Another Legal Settlement by St Jude Medical
St. Jude Medical Inc. agreed to pay $16 million to settle a U.S. government probe of claims the company paid kickbacks to doctors who implanted its heart devices in patients.
The accord resolves a five-year investigation of St. Jude’s marketing practices for defibrillators and pacemakers.
This was not even the first recent settlement by this particular company:
In June, St. Jude agreed to pay the federal government $3.7 million to resolve a separate whistleblower case over claims that it made illegal payments to hospitals in Kentucky and Ohio that used the company’s heart devices.
Our relevant post about that previous settlement was here.
Kickbacks, Manipulated Research
The $16 million settlement stemmed from a case filed by Charles Donigian, a former St. Jude technician from St. Louis, who accused the company of using kickbacks to market products.
The kickbacks, which ranged as high as $2,000 per patient, came in the form of 'sham fees' for phony clinical-research studies on the devices, Donigian said in his suit.
There was slightly more detail in a report in TheHeart.org:
According to the DoJ, the company used postmarketing studies and a registry as vehicles to reward physicians participating in those studies to implant the devices. 'In each case, St Jude paid each participating physician a fee that ranged up to $2000 per patient,' a statement from US Attorney Carmen M Ortiz notes. 'The United States alleges that St Jude solicited physicians for the studies in order to retain their business and/or convert their business from a competitor's product.'
The statement also observes: 'Although St Jude collected data and information from participating physicians, it knowingly and intentionally used the studies and registry as a means of increasing its device sales by paying certain physicians to select St Jude pacemakers and ICDs for their patients.'
It all is getting so old, isn't it? Yet another pharmaceutical, biotechnology or device company settles a case alleging payments to physicians to induce them to use its products. The twist here is that the form of the payment allegedly also manipulated the clinical research process.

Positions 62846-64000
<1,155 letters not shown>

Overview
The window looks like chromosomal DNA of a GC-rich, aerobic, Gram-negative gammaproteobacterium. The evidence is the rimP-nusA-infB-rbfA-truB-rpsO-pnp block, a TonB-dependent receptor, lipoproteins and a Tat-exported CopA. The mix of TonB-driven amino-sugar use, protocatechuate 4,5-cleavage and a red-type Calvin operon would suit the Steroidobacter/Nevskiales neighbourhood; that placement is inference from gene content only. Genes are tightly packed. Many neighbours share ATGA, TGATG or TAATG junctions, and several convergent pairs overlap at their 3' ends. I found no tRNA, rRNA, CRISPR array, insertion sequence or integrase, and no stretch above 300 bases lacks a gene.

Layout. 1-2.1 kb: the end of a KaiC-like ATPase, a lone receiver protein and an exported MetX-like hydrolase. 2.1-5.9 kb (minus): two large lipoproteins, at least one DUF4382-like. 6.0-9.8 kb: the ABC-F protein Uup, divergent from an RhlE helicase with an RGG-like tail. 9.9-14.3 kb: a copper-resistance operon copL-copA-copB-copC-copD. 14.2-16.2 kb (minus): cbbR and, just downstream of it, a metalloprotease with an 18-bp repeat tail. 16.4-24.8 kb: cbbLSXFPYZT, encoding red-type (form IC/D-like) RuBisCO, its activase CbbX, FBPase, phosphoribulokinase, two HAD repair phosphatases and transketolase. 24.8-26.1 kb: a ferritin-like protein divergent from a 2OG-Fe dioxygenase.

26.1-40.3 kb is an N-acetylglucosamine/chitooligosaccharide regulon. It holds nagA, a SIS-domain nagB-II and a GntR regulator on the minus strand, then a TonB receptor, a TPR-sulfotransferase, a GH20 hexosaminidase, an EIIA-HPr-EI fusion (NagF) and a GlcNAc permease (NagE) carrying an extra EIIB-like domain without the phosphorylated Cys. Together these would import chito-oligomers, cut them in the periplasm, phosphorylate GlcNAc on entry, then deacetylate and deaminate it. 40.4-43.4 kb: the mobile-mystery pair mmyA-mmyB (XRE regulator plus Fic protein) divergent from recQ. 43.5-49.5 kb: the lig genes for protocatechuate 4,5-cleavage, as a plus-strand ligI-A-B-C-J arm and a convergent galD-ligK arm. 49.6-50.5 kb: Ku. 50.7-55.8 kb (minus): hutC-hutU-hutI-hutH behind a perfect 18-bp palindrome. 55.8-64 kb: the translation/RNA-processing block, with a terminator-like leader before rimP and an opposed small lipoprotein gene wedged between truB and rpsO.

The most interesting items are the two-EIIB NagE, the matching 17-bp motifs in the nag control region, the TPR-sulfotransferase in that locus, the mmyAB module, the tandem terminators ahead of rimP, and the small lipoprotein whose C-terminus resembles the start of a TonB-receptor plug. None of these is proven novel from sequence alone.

There have been other cases of manipulation or suppression of research about cardiac devices. For example, see our recent post about how Guidant, now a subsidiary of Boston Scientific, was put on probation for its actions in another such case.
The allegations amounted to serious external threats to physicians' professionalism: payments to promote use of health care products whether or not their implantation was in patients' best interests, and manipulation of clinical research that could have further corrupted the clinical evidence base, and presumably could have broken the trust of clinical research subjects. Left unsaid in the brief articles is how willingly the physicians gave in to these threats to their professionalism for the dollars involved.
Yet despite the apparently corrosive quality of the bad behavior, the penalties to the company were trivial. Per St Jude Medical's most recent financial profile, its yearly revenue was over $4.5 billion. Two settlements totaling less than $20 million amount to a relatively small cost of doing business. And note that St Jude Medical is not admitting it did anything wrong. Per TheHeart.org, its statement was:
We are pleased to have reached a settlement agreement with the DoJ that fully resolves the postmarket-study matter in Boston. The company maintains that its postmarket studies and registries are legitimate clinical studies designed to gather important scientific data, and St Jude Medical does not admit liability or wrongdoing by entering into this agreement. The company entered into a settlement agreement to avoid the potential costs and risks associated with litigation. This settlement brings the previously reported postmarket-study investigation to a close.
So it all gets so tiresome. The continuing march of legal settlements like this do provide evidence of how professionalism and evidence-based medical practice are under threat. However, as we have said ad infinitum, such settlements are likely to do nothing to alleviate that threat.
To repeat the conclusion of our last post about St Jude Medical, the usual sorts of legal settlements we have described do not seem to be an effective way to deter future unethical behavior. Even large fines (and the one described above would be peanuts to a large health care corporation) can be regarded just as a cost of doing business. Furthermore, the fine's impact may be diffused over the whole company, and ultimately comes out of the pockets of stockholders, employees, and customers alike. It provides no negative incentives for those who authorized, directed, or implemented the behavior in question. My refrain has been: we will not deter unethical behavior by health care organizations until the people who authorize, direct or implement bad behavior fear some meaningfully negative consequences. Real health care reform needs to make health care leaders accountable, and especially accountable for the bad behavior that helped make them rich.